With the country set to emerge from lockdown in July, it’s a good time to review the way the pandemic has affected the residential rental market. Many businesses have been unable to function throughout the pandemic crisis, and employees have therefore been furloughed or perhaps even lost their jobs.
Inevitably, personal finances have been severely impacted, with the result that some tenants have been unable to pay their rent.
A recent report by the research group LSE London found that over 400,000 tenants in the capital could be heading towards significant rental arrears by the end of 2021.
In 2020, the government introduced measures to prevent tenants from losing their homes due to non-payment of rent. Some of these measures, particularly those relating to the Section 21 eviction notice, have been extended again and again.
As a result, landlords have been forced to delay taking legal action against their tenants. But as of 1st June, changes to the legislation have begun to redress the balance favouring residential landlords.
Why Do Landlords Feel They Have Been Unfairly Treated?
Landlords have felt frustrated by a lack of measures to protect their legal rights, believing they had no option but to accept the non-payment of rent.
Under the Coronavirus Act 2020, their ability to issue a notice to evict was effectively curtailed, allowing tenants to remain in their properties, even though some owed thousands of pounds.
Why Was 1st June An Important Date For Landlords?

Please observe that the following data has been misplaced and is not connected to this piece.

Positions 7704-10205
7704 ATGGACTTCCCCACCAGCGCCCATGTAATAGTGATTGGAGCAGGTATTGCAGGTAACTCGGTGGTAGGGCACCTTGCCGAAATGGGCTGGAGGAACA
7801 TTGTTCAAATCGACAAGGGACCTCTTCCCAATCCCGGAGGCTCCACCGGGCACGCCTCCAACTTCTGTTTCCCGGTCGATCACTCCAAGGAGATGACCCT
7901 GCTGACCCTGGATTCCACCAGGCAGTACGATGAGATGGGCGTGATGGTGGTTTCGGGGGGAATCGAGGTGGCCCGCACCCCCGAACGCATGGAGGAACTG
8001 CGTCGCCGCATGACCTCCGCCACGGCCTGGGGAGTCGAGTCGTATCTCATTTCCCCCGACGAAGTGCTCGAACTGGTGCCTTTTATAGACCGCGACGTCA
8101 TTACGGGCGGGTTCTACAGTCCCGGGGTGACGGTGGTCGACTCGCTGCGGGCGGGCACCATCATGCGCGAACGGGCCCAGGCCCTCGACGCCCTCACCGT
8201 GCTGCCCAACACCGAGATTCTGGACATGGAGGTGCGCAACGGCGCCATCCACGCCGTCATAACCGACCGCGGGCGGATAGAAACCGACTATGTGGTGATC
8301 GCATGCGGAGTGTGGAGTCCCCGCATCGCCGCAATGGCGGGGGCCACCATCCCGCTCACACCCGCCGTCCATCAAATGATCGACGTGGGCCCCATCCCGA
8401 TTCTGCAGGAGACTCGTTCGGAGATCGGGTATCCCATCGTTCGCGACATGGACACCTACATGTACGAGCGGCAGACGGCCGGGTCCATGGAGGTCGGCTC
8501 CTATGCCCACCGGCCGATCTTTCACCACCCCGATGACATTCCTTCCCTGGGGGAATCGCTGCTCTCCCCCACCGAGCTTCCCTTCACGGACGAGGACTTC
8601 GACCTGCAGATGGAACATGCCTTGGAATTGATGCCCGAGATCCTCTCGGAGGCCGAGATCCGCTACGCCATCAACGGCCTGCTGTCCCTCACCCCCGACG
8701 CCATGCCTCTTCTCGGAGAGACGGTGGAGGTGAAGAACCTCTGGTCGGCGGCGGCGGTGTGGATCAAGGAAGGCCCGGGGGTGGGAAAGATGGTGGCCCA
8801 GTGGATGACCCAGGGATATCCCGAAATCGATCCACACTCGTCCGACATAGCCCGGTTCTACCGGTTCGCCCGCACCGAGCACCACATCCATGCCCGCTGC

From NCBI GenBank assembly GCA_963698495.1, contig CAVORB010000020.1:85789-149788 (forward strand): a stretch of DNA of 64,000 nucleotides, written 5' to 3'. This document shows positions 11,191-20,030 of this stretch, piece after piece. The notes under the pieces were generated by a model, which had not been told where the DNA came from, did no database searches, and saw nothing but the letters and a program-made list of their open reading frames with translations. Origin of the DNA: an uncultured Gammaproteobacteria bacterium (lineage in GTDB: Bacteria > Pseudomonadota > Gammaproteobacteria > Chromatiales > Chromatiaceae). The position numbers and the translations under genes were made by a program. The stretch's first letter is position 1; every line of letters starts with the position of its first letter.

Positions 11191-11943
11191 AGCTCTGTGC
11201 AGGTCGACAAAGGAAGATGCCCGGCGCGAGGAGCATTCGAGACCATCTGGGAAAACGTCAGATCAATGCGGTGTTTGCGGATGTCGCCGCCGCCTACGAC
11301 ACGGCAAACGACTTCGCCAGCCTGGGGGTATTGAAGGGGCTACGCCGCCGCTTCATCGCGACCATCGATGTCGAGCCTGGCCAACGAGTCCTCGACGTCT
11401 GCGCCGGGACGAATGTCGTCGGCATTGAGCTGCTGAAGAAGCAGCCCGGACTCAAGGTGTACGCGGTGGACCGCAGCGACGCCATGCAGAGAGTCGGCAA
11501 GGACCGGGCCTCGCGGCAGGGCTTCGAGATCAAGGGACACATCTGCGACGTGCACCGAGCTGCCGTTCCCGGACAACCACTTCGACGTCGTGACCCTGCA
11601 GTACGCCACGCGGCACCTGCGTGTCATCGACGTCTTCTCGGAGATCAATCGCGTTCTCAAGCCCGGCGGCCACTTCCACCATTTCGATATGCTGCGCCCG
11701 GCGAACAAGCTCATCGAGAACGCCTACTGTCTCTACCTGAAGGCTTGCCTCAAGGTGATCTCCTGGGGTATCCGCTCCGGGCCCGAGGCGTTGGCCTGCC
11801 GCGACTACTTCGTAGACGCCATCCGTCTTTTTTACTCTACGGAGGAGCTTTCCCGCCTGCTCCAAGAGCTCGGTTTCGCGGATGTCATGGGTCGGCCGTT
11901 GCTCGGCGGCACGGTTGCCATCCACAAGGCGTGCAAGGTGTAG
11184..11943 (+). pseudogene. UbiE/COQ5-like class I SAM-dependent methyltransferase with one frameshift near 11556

The most significant change to come into effect on 1st June was an end to the ban on bailiff-led evictions for residential properties. That means landlords can now enforce court orders, including any writs and warrants they had issued before 1st June (however, bailiffs have been asked not to carry out evictions if anyone in the property is self-isolating or has Covid symptoms).
The period for tenancy eviction notices, previously extended to six months because of the pandemic, has now been reduced to four months. But the tenancy notice period can be further reduced if the following reasons apply:
- In cases of anti-social behaviour, the period can vary between immediate eviction and 4 weeks’ notice.
- Giving a false statement leads to 2 to 4 weeks’ notice.
- Tenants owing over four months’ rent can receive 4 weeks’ notice (reducing to 2 weeks after 1st August 2021).
- For breaching immigration rules under ‘Right to Rent’, 2 weeks’ notice.
- Death of a tenant, 2 months’ notice allowed.
How Do I Deal With Rent Arrears?
If you have previously enjoyed a good relationship with your tenant and they are keen to continue with the tenancy, you could come to an agreement about how the rent will be paid. This could mean setting up a repayment plan, with repayments spread out over several months.
Whether you choose to negotiate directly with your tenant or go through the courts, it’s vital to keep careful records of the dates and amounts paid. If the tenant refuses to pay their rent, then you can start the eviction process with either a Section 21 or Section 8 notice.
But bear in mind that there is currently a huge backlog of cases in UK courts, and therefore mediation may be a faster and less costly way to proceed.
The pandemic has placed an exceptional strain on tenants and landlords. Still, a good lettings manager can alleviate many of the stresses inherent in the landlord/tenant relationship, particularly when it comes to rent collection.
As experienced Lettings Agents in London, we would be delighted to discuss your requirements.
Why not get in touch with our friendly, super-efficient lettings management team today?
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